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June 12, 2015

Pantheon: Ms. Mulligan.

Two weeks ago, London-born actress Carey Hannah Mulligan turned 30. She's already a stage and screen standout internationally, and a national treasure in England. Mulligan was nominated in 2009 for an Oscar as Best Actress based on work she did at 23. She is now making audiences smile, laugh, disapprove, gasp, and fall in love with her--together with her three fictional 19th century suitors--in yet another new film version of Thomas Hardy's 1874 novel Far From The Madding Crowd. His fourth novel, this is probably Hardy's best story, and the work that made him famous. If you haven't read it, you're an asshole. Just kidding and making sure you're still reading. If you haven't read it, you're missing something. If you were assigned to read it, and actually did read it in high school or college, read it again. It is at once a study of love, adversity and sudden changes beyond our control or skills.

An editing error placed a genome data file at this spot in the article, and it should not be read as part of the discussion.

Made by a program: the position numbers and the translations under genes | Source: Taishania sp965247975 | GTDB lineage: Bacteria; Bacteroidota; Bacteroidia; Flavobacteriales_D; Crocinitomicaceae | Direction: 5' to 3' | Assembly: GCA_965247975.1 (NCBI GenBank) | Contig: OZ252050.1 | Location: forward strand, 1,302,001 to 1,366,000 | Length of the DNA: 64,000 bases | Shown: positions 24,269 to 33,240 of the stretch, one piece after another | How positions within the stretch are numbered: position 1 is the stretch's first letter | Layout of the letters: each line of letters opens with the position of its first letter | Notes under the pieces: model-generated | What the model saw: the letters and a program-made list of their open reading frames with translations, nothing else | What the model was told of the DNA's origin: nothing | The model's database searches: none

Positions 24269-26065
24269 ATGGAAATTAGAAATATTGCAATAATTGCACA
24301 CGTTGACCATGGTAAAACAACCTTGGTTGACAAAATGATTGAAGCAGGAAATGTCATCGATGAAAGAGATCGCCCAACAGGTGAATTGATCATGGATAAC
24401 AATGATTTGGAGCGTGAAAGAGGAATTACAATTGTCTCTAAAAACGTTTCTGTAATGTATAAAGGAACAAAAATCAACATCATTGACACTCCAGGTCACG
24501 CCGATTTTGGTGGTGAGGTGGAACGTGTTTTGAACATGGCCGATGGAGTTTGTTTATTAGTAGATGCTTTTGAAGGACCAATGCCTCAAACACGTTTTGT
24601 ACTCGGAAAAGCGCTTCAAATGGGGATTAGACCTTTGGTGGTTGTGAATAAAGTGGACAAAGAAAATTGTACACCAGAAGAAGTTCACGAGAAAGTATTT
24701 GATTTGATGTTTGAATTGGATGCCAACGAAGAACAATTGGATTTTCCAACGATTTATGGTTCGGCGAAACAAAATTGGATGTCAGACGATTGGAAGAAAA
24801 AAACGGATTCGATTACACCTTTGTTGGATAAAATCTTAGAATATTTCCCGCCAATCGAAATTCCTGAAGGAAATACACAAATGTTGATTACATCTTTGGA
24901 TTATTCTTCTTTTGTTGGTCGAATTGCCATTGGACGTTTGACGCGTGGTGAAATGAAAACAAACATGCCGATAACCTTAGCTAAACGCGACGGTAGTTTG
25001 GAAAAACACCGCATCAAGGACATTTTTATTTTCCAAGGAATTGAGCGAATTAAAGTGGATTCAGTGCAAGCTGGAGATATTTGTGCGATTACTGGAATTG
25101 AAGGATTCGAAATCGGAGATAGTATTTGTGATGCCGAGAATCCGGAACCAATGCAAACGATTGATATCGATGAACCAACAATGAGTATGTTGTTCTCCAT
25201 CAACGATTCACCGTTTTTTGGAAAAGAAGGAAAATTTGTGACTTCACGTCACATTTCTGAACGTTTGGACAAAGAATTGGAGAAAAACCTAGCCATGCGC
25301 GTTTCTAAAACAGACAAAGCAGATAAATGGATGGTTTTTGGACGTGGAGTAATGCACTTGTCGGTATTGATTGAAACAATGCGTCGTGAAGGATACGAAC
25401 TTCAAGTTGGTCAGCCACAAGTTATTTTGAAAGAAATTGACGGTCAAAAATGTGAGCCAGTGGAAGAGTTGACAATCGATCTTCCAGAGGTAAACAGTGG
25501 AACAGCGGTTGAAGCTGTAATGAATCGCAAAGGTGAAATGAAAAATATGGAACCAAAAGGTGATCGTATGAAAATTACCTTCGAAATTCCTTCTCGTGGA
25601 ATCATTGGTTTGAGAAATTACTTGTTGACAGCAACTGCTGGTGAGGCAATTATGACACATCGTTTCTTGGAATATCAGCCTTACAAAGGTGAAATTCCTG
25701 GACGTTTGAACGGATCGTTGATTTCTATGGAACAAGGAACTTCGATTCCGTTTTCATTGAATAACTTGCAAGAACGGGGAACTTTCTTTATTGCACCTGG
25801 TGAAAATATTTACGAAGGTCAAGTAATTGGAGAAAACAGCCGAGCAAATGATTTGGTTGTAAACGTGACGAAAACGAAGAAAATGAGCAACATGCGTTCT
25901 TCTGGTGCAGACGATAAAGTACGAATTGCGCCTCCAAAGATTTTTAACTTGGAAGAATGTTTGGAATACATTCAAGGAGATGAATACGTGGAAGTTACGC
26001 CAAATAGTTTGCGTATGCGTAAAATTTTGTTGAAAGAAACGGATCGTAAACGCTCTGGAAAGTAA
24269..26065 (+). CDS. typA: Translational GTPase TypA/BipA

Ms. Carey Mulligan.jpg

Posted by JD Hull at 11:32 PM | Comments (0)

June 08, 2015

A college roommate's labor of love: Peirce Mill, nearly 200 years in Rock Creek Park.


Above: Peirce Mill in 1918. Issac Peirce, a millwright, built it in either 1820 or 1829. The mill runs again where it started: Tilden Street & Beach Drive, Northwest, in Rock Creek Park, Washington, D.C. Journalist and environmentalist Steven Joyce Dryden helped other locals to restore Peirce Mill. He later wrote about the mill and its history in Peirce Mill: 200 Years in the Nation's Capital (Bergamot 2009), 108 pages. Dryden, a former UPI reporter stationed in Europe, is also author of The Trade Warriors: USTR and the American Crusade for Free Trade.

Posted by JD Hull at 09:51 AM | Comments (0)

June 06, 2015

71st anniversary of D-Day.

On June 6, 1944, 160,000 troops from America, Canada, Britain, Canada and Poland landed on a 50-mile stretch of the Normandy coast of France. D-Day was the first day of Operation Overlord, which ended on August 30. Over 29,000 troops were killed in the engagement. Hungarian war photographer Robert Capa (1913-1954) asked to be amongst the first wave on the Normandy beach. Below is one the eleven Capa photographs of the fighting on Omaha Beach which survive, most taken right after landing. The helmeted GI in the water was identified as Private Huston S. Riley, who survived the war and died at age 90 in a Seattle hospital in 2011. Capa was also half-submerged and under fire when he took Hu Riley's photograph. He took another 100 photographs in the next 90 minutes--but they were ruined before being developed back in America. Capa died in 1954 in Vietnam covering the First Indochina War. He was 40.